From NCPR Blogs:
This item out of Ottawa is for fans of things like Antiques Roadshow – you know, where that old vase turns out to be worth real money. The story concerns something called a “charger”, according to Jeffery Walker, co-owner of...
One of the nice things about living in a national capital is the extra quotient of museums and culture that comes with the territory. Some of the more important traveling shows end up here, even though other cities have larger populations. And...
Here’s the blurb, from a National Gallery webpage on Sakahàn: This summer, the National Gallery of Canada is staging one of the most ambitious contemporary art exhibitions in its history. With installations filling both floors of our special...
Here we are working on raising $245,000 for NCPR and the first article I see in my email this morning is about NYC’s Metropolitan Art Museum receiving a $1billion (yes, that’s billion) gift of early 20th century artwork from the estate...
As a rule, conservative governments seem less inclined to spend tax dollars on art. Their feeling seems to be: let the private sector make art happen, if art needs to happen at all. So, curious eyes are affixed to the Harper Government’s push...
News stories tagged with "art"
Jan 16, 2008 — The Adirondack Artists' Guild is a cooperative retail art gallery that includes a diverse group of artists residing and working in the northern Adirondacks. It's a space on Saranac Lake's Main Street that's used to show and market artwork created in the region. The Guild promotes development of the arts in the community year-round by featuring the work of guest artists and other events. Todd Moe sat down at the Adirondack Artists Guild to talk with some of the members - Eleanor Sweeney, Barry Lobdell, Sandra Hildreth, Peter Shrope and Diane Leifheit. This weekend, the group celebrates it's 10th anniversary with a gala reception Friday night (5-7 pm) open to everyone. Eleanor Sweeney, a charter member, says the Guild is a result of the efforts of the Saranac Lake Downtown Revitalization Project Arts Committee. Go to full article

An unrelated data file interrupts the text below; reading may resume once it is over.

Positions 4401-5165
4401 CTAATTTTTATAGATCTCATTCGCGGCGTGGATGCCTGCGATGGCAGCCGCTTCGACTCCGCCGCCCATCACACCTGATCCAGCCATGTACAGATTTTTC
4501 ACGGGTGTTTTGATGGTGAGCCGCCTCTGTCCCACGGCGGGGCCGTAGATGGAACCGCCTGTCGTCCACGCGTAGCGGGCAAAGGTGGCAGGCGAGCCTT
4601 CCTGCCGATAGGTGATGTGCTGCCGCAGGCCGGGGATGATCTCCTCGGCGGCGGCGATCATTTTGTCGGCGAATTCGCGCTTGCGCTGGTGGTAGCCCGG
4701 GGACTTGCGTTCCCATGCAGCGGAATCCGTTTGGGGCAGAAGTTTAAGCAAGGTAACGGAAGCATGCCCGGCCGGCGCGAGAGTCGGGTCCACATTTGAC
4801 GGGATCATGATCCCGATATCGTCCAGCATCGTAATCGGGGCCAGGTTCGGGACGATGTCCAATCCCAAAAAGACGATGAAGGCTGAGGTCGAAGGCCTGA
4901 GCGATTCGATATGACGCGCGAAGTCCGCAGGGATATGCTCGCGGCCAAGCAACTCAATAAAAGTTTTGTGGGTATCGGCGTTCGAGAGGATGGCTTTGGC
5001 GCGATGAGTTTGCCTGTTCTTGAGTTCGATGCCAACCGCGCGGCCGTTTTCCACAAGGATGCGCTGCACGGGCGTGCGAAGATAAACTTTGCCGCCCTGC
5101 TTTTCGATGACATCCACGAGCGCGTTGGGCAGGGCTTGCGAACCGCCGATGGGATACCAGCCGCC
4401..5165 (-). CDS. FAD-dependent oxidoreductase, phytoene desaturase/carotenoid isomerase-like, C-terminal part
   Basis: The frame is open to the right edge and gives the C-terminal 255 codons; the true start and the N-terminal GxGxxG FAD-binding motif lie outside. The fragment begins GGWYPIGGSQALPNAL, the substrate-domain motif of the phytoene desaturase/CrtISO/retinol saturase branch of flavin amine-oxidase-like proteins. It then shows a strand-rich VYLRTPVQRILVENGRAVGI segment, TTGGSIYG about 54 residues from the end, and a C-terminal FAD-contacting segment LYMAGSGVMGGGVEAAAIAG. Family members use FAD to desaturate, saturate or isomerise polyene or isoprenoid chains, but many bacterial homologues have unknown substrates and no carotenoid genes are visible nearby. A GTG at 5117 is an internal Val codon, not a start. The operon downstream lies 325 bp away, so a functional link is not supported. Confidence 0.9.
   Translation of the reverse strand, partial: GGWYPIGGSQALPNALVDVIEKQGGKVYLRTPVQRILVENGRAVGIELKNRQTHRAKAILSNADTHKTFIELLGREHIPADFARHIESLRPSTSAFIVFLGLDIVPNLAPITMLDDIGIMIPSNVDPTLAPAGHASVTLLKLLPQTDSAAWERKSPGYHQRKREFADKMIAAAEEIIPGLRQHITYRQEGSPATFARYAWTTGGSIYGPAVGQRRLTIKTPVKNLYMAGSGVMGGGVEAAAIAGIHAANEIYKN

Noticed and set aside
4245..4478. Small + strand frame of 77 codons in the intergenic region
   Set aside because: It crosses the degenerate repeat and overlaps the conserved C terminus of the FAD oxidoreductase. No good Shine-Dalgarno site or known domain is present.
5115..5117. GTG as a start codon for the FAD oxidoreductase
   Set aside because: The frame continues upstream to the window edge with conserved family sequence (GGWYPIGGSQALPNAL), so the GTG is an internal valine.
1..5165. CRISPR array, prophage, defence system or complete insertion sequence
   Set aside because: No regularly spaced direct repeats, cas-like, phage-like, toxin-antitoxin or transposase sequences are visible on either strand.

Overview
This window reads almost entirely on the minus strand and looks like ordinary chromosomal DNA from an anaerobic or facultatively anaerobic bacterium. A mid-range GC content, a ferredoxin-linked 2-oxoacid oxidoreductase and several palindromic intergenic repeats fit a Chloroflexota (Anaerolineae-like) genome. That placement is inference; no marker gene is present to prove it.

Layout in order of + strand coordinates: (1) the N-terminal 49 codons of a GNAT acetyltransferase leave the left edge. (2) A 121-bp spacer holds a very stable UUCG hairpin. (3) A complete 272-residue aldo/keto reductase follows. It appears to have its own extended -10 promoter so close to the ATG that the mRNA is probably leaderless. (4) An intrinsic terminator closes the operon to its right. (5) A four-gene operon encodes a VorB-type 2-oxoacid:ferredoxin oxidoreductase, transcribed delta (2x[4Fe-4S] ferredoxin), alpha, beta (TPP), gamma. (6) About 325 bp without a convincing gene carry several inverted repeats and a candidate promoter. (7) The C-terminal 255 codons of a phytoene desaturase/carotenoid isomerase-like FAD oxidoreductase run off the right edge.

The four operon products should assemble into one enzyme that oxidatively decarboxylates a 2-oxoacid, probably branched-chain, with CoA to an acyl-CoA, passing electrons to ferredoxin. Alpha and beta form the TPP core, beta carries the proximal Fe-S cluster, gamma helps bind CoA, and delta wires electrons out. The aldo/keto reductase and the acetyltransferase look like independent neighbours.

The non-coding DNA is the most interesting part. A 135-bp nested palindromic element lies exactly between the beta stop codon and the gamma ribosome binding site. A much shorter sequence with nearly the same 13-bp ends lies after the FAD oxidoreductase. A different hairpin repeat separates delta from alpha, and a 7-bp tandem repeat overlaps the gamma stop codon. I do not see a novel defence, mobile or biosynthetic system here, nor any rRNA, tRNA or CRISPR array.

Sep 27, 2007 — NCPR is media sponsor for the sixth annual Remington Arts Festival in Canton. It starts today and continues through Saturday with many special events including music, a juried art show on the village green, horse-drawn wagon rides of historic Canton, a farmer's market, food and special exhibits. Todd Moe talks with Canton's Economic Development Director Linda McQuinn about the village's "native son". Go to full article
Sep 26, 2007 — NCPR is media sponsor for the first annual "Artist at Work Studio Tour," taking place in the tri-lakes region this Friday, Saturday and Sunday. The event features free self-guided tours of 23 artist studios in and around Saranac Lake, Lake Placid and Tupper Lake. Todd Moe talks with artist Donna Foley, one of the co-organizers of the studio tour about this weekend's event and her artwork. Go to full article
by Brian Mann